Pain Behind the Knee? Here’s What’s Going On
On this page:
- Hamstring or calf muscle or tendon injuries
- Popliteus and plantaris muscle injuries
- Tibial or other nerve problems
- Meniscus tears
- Baker’s cyst
I talk a lot about knee pain and what to do and what not to do about it. This time, I want to pinpoint a precise location: the back of the knee. What does it mean, and what exactly could be causing your back of knee pain? Let’s first address this by looking at what structures live behind the knee.
What Causes Pain Behind the Knee?
There are many structures behind the knee or that affect the back of the knee, including the following:
- Hamstring muscles and calf muscles and tendons
- Popliteus and plantaris muscles
- Tibial and other nerves
Let’s look at the problems that could lead to back of knee pain.
1. Hamstring and Calf Muscle and Tendon Injuries
The hamstrings muscles are a group of large muscles that run the length of the upper legs, ending at the knee. The calf muscles are the beefy muscles that run behind the lower legs, starting at the knee.
There are tendons in the hamstrings and calf muscles that connect these muscles to the bone just behind the knee. So your back of knee pain could be caused by an injury or problem in these muscles or tendons. An additional sign of this problem might be chronically tight hamstrings or calf muscles that you constantly feel like you need to stretch or roll out (1).
And even further up the line, if you have hamstrings or calf muscles that won’t let go and are always tight, it could be your back, not your hamstrings or your knee, that’s the true cause of the problem (2). How does that work? Check out the video which explains the connection.
2. Popliteus and Plantaris Muscle Injuries
The back of the knee is also where deeper muscles, like the popliteus and plantaris, live (3). The popliteus muscle crosses from the inside bottom back of the knee to the outside top of the knee. The plantaris muscle bridges directly behind the knee and terminates at its tendon, which stretches all the way down to the Achilles tendon at the back of the heel.
If there is a problem with either of these, you will feel back of knee pain and tightness deeper into the knee when you massage or put pressure there. With the popliteus muscle, you might also experience the knee locking up, and addressing this muscle could be the “key” to unlocking the knee as well as eliminating your back of knee pain.
3. Tibial or Other Nerve Problems
The tibial and other nerves also run behind the knee. The tibial nerve branches off the sciatic nerve, which starts in the lower back, and travels all the way down to the foot. An issue in this nerve locally or even at the spinal level could cause pain at the back of your knee (4).
The spinal nerves that connect to the muscles may be an issue if you have any sort of low-back problem, even if your back isn’t acutely bothering you right now. If it is a nerve issue, you might have numbness, tingling, burning, or electrical sensations in the leg or foot.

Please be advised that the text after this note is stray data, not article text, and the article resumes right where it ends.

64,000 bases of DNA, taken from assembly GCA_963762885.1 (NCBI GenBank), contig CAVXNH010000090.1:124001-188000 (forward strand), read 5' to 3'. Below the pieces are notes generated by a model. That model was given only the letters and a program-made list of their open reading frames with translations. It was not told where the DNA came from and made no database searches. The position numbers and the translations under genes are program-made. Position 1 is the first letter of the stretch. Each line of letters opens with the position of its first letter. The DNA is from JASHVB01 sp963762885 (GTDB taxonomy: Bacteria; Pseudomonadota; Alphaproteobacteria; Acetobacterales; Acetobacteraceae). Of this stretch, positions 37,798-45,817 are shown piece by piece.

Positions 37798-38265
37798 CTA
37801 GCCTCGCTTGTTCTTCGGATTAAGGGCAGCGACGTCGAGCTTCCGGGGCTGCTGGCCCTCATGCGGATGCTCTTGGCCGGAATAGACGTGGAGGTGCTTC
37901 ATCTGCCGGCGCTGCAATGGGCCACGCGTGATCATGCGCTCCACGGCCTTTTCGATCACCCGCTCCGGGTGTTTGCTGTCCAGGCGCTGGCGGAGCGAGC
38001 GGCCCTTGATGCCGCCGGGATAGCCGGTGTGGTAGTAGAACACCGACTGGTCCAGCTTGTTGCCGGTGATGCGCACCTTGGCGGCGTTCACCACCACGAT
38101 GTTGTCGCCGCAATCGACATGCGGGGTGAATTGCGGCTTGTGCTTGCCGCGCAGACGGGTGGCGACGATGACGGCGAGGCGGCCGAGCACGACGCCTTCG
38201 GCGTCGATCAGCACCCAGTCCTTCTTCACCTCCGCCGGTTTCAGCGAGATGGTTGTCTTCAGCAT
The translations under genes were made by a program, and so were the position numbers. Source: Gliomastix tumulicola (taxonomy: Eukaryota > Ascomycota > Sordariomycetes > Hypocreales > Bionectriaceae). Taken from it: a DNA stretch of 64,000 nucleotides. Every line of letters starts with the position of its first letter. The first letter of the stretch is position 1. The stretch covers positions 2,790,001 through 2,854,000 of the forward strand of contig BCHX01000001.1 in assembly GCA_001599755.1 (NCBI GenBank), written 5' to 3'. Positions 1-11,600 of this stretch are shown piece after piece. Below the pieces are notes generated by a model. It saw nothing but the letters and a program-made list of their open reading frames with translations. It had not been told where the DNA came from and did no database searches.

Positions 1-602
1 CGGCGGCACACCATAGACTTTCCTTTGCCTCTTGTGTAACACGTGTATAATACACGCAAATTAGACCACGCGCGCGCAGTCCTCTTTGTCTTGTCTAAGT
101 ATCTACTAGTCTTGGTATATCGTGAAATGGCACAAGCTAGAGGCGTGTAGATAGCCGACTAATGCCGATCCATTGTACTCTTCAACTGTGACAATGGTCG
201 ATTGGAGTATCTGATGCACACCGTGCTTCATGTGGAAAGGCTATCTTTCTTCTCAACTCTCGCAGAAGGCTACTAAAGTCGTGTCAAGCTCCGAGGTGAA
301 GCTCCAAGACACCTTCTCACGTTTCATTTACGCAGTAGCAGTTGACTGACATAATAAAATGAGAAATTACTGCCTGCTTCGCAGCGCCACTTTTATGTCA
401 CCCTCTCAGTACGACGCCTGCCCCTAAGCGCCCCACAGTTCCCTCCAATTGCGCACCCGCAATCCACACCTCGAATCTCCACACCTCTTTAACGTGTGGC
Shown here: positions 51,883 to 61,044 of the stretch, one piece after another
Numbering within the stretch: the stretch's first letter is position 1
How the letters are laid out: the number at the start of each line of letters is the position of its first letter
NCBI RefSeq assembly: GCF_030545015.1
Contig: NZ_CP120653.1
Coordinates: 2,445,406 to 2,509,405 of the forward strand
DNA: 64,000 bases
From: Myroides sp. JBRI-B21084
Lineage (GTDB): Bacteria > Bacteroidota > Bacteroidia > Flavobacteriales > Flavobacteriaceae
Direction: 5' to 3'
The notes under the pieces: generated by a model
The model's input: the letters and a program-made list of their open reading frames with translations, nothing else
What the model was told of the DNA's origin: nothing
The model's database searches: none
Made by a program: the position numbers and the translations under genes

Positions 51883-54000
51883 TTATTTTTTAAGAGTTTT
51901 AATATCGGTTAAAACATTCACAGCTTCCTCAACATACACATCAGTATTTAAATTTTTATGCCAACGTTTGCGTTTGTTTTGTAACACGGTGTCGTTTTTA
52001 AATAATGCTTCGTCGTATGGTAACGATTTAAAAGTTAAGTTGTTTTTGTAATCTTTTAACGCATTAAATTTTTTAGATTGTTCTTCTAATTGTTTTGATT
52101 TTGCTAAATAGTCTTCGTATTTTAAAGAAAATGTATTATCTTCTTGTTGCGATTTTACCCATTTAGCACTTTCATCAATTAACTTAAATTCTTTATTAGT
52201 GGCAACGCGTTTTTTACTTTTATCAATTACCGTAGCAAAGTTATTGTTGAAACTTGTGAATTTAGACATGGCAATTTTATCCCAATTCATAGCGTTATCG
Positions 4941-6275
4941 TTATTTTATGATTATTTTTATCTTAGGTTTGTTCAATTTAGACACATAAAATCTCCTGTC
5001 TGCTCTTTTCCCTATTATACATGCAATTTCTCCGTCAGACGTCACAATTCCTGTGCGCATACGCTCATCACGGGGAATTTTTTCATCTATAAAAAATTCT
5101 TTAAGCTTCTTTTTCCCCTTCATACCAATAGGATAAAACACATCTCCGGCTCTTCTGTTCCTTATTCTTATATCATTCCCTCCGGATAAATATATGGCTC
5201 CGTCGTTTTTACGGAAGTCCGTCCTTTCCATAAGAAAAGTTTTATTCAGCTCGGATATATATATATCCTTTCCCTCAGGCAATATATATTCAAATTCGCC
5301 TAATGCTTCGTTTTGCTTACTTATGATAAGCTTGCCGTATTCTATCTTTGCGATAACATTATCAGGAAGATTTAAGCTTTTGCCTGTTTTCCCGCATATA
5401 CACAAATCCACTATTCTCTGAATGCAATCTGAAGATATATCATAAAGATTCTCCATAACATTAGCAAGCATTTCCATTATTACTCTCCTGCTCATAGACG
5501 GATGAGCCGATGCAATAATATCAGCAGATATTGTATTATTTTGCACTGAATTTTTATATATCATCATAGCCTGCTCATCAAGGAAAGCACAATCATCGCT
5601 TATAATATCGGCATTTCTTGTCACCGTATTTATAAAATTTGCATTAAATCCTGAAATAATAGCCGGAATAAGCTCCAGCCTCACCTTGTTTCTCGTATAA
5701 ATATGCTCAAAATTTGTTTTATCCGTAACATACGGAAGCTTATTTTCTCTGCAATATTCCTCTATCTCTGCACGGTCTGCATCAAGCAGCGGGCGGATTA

4. Meniscus Tears
The meniscus, or joint spacer, also lives behind the knee, so a tear in the meniscus could cause pain in this area. Be very careful, though, with a diagnosis of a meniscus tear because most middle-aged or older patients have meniscus tears—they’re as natural as wrinkles—without any pain (5).
Just because your knee hurts and a doctor says you have a meniscus tear on your MRI, doesn’t mean that this is the cause of your pain! In addition, meniscus surgery has been shown in multiple high-level studies to be no better than sham surgery or placebo, so don’t get your meniscus operated on.
5. Baker’s Cyst
A Baker’s cyst can also cause back of knee pain. This is really just a blowout of the synovial lining, or the back wall, of the knee joint. If you have a Baker’s cyst, you’ll feel fluid at the back of your knee, and it will get bigger with more activity and smaller with less activity.
The upshot? The knee is a very complex joint with a multitude of structures that can become injured and cause back of knee pain. The key is to first get a thorough exam and a solid diagnosis on the true cause of the problem.
Cutting out pieces of a meniscus, for example, isn’t going to address knee pain if the problem is centered in the lower back. And whether it’s the meniscus, hamstrings, spine, or anything else, from there we can seek regenerative-medicine solutions, not surgery, to treat the problem and eliminate your pain.
(1) Kumar D, Subburaj K, Lin W, et al. Quadriceps and hamstrings morphology is related to walking mechanics and knee cartilage MRI relaxation times in young adults. J Orthop Sports Phys Ther. 2013;43(12):881-890. doi:10.2519/jospt.2013.4486
(2) Miller, J, Rockey, AM, Doberstein, S. Foam Rollers Show No Increase in the Flexibility of the Hamstring Muscle Group. 2006.
(3) Spina AA. The plantaris muscle: anatomy, injury, imaging, and treatment. J Can Chiropr Assoc. 2007;51(3):158-165.
(4) Collados-Maestre I, Lizaur-Utrilla A, Martinez-Mendez D, Marco-Gomez L, Lopez-Prats FA. Concomitant low back pain impairs outcomes after primary total knee arthroplasty in patients over 65 years: a prospective, matched cohort study. Arch Orthop Trauma Surg. 2016;136(12):1767-1771. doi:10.1007/s00402-016-2576-8
(5) Risberg MA. Degenerative meniscus tears should be looked upon as wrinkles with age–and should be treated accordingly. Br J Sports Med. 2014;48(9):741. doi:10.1136/bjsports-2014-093568
(6) Sihvonen R, Paavola M, Malmivaara A, et al. Arthroscopic partial meniscectomy versus sham surgery for a degenerative meniscal tear. N Engl J Med. 2013;369(26):2515-2524. doi:10.1056/NEJMoa1305189